Law enforcement officers throughout North Carolina will carry the Special Olympics Flame of Hope across the state this spring to light the cauldron at the 2019 Special Olympics North Carolina (SONC) Summer Games Opening Ceremony May 31 at PNC Arena in Raleigh, according to SONC President/CEO Keith L. Fishburne.
Editors’ Note – A complete list of Torch Run legs, contacts and schedules surrounding each leg can be found at http://sonc.net/torch-run/torch-run-relay/. Additional legs and details are being added daily, please check the website for details on a NC Torch Run Relay Leg in your community. Contact Leslie Moyar, SONC VP of Development NC Torch Run at 919-210-0966 for more information.
The 33rd annual NC Law Enforcement Torch Run Relay for Special Olympics will include the following routes:
May 14 – Rowan County
May 16 – Cabarrus County
May 24 – Davidson County
May 25 – Pender County, Craven County and Wake County (Holly Springs Police Department and Fuquay-Varina Police Department)
May 28 – Alamance County
May 29 – Cumberland County, Onslow County and Orange County (Chapel Hill and UNC-CH Police Departments)
May 30 – Durham County, Johnston County, Wake County (Zebulon Police Department, Wake County Sheriff’s Office, Raleigh Police Department, Raleigh Police Department and NC State Highway Patrol)
May 31 – Cleveland County
Each spring, law enforcement officers from all over the state host a Torch Run relay in their communities. As Guardians of the Flame, officers carry the torch in relays spanning over 2,000 miles and pass the Flame of Hope throughout the state. All of the torches converge in Raleigh for the Final Leg, where officers and athletes carry the Flame of Hope to the Special Olympics North Carolina Summer Games Opening Ceremony. The Final Leg culminates with a Circle of Honor and the lighting of the cauldron to signify the opening of the Games.
All legs of the Torch Run will converge on Raleigh, May 31, with the Final Leg of the relay taking place that evening. Officers will run the Flame of Hope from the Bell Tower on NC State University’s campus to the 2019 SONC Summer Games Opening Ceremony at PNC Arena. Officers will form a Circle of Honor and then light the cauldron during the SONC Summer Games Opening Ceremony to officially open the Games.
The Law Enforcement Torch Run is an international fundraising event for Special Olympics. NC law enforcement officers’ 2019 goal is to raise $1.3 million for Special Olympics through special events, individual and corporate donations, plus donations for T-shirts and baseball caps.
The 2019 SONC Summer Games will be held May 31 – June 2 in Raleigh, Cary, Morrisville and Holly Springs and will include nearly 1,800 athletes from across the state. Athletes will compete in athletics, bowling, gymnastics, powerlifting, softball, swimming and volleyball.
Official sponsors of the 2019 NC Torch Run include: Premier Level: Credit Suisse and Publix; Gold Level: DMJ, Powers & Thomas Midway Entertainment, Mark Jacobson Toyota, Arthur R. Clark, Prudential and State Employees Combined Campaign; Silver Level: AAA Carolinas and Relias; Bronze Level: Bob Barker, DECI, Walmart Foundation, Crossroads Ford Cary, HMS Host and Mike Johnson’s Toyota-Hickory; Guardian Partners: NC DPS, Chick-fil-A, Dunkin’ Donuts Coastal Management and Red Robin Gourmet Burgers.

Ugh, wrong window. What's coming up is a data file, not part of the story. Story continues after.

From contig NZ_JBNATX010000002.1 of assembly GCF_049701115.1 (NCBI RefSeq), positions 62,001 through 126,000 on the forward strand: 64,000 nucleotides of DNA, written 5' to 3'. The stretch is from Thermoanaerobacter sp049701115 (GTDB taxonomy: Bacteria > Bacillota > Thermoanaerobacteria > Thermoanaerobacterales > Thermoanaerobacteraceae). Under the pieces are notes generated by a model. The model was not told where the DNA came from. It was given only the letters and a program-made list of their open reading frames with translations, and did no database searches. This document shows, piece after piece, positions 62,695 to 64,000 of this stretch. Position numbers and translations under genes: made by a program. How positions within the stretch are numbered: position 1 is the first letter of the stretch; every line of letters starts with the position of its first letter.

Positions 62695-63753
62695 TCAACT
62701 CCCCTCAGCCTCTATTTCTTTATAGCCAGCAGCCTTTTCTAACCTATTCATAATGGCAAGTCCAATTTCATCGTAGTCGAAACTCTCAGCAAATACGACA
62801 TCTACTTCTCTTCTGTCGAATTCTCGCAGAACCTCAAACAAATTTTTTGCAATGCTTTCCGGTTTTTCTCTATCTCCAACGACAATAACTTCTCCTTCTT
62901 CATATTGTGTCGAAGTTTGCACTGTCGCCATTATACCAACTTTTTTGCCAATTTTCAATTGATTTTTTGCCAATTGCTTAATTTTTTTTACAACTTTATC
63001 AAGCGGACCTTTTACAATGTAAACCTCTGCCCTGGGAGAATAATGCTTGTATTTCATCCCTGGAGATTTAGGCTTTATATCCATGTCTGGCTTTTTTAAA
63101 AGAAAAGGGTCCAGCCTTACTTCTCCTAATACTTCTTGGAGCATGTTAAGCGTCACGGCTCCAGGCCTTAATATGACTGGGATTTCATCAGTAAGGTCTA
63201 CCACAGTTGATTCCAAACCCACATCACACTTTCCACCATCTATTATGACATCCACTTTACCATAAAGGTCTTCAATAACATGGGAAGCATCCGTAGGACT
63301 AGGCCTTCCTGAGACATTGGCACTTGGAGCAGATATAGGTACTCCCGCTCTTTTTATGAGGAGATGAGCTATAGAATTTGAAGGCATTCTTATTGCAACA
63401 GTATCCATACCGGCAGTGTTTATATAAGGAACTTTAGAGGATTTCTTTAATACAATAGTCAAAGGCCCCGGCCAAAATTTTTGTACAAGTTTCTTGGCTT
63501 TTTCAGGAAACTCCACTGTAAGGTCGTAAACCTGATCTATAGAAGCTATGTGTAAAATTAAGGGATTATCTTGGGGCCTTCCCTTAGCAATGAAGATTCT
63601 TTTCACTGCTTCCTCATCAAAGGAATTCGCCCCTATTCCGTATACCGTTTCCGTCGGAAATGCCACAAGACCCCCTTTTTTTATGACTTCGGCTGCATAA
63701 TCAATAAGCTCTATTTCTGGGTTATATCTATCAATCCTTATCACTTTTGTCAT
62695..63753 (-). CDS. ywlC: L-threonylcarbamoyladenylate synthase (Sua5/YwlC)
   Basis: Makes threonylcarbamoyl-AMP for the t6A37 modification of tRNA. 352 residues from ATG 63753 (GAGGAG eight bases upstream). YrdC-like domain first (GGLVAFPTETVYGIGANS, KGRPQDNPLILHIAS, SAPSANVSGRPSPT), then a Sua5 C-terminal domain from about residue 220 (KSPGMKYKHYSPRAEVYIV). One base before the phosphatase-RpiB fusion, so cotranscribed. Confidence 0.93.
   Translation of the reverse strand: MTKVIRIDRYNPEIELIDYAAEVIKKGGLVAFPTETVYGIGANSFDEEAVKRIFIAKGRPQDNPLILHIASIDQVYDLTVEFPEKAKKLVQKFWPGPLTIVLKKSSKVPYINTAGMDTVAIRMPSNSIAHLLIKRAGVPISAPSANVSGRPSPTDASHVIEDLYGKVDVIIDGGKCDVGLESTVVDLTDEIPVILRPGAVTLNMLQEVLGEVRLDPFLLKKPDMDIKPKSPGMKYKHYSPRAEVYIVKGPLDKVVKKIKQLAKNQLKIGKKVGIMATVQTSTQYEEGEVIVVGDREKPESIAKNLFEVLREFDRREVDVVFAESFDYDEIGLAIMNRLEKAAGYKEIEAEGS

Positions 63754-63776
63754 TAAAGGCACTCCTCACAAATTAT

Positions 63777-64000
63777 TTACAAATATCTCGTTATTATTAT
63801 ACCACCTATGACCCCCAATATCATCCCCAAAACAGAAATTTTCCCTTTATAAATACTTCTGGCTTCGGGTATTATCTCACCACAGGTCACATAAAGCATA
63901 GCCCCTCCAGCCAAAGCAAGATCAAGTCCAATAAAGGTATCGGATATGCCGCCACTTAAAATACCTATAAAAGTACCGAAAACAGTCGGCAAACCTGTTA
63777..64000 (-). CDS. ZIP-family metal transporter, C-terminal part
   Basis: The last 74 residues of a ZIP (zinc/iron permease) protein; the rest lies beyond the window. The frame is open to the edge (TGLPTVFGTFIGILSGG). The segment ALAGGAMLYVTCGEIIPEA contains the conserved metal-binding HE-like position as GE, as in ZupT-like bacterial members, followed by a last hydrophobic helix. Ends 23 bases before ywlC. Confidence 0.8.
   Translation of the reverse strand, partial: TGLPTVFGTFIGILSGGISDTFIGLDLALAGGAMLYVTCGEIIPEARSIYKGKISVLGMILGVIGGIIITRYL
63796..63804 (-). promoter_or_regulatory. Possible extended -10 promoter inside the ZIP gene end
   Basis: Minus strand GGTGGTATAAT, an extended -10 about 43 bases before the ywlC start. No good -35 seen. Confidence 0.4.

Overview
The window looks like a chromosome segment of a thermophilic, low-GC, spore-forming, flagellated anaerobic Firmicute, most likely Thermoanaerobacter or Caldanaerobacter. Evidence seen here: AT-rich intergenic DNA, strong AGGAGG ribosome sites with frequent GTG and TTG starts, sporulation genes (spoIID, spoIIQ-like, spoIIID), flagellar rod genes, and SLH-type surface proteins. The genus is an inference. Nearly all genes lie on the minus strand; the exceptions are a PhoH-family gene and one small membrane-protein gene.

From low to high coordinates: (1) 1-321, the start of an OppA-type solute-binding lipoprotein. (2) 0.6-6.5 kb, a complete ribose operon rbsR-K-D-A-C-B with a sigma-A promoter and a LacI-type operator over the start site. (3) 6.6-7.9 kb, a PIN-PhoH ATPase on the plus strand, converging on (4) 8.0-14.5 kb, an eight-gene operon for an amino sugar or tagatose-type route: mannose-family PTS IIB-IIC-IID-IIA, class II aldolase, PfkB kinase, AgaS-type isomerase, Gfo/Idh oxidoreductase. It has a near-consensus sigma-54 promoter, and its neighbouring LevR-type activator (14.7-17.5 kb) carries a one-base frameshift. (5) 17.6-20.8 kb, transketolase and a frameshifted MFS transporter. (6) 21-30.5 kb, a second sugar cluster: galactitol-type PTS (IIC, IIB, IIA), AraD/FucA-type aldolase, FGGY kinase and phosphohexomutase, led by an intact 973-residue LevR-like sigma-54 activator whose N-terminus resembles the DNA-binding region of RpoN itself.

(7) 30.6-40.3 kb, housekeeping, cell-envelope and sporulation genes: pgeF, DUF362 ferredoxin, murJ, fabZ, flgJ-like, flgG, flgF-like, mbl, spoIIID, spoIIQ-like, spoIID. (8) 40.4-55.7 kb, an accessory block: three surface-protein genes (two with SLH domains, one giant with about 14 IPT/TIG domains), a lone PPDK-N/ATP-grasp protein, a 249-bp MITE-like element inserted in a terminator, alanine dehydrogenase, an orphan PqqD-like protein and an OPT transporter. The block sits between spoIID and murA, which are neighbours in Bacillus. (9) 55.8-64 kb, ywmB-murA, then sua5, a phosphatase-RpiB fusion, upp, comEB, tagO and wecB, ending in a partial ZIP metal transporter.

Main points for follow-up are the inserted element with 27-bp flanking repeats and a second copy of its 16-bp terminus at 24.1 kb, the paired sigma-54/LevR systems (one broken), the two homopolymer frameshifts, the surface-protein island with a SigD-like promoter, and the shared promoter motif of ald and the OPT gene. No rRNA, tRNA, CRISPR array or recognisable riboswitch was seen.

About the NC Law Enforcement Torch Run
The Law Enforcement Torch Run is an international fundraising campaign for Special Olympics. Special Olympics provides year-round sports training and competition for more than 5.7 million children and adults around the world who have intellectual disabilities. In 2018, the NC Torch Run efforts resulted in over $1.3 million being raised for SONC. Nearly 40,000 athletes participate in Special Olympics in North Carolina, making it one of the largest Special Olympics programs in the world.
The Law Enforcement Torch Run® for Special Olympics is officially endorsed by the International Association of Chiefs of Police, the North Carolina Association of Chiefs of Police, the National Sheriff’s Association, the North Carolina Sheriff’s Association, the International Association of Campus Law Enforcement Administrators, the National Association of School Resource Officers, NC Association of School Resource Officers, NC Department of Justice and the NC Department of Public Safety.
About Special Olympics North Carolina
Since 1968, Special Olympics North Carolina has used the transformative power of sports to improve the lives of children and adults with intellectual disabilities. Nearly 40,000 athletes in North Carolina inspire thousands of coaches, sports officials, local program committee members and event organizers involved in Special Olympics statewide. SONC offers year-round training and competition in 19 Olympic-type sports on local and state levels as well as health and wellness initiatives to improve the health status and increase access to community health resources for individuals with intellectual disabilities. Youth become agents of change through Unified Champion Schools, an education and sports-based program created by Special Olympics to build an inclusive environment among youth with and without intellectual disabilities as well as empower them to become youth leaders and create change in their community. Visit Special Olympics North Carolina at www.specialolympicsnc.com. Engage with us on Twitter, Instagram, Facebook and YouTube.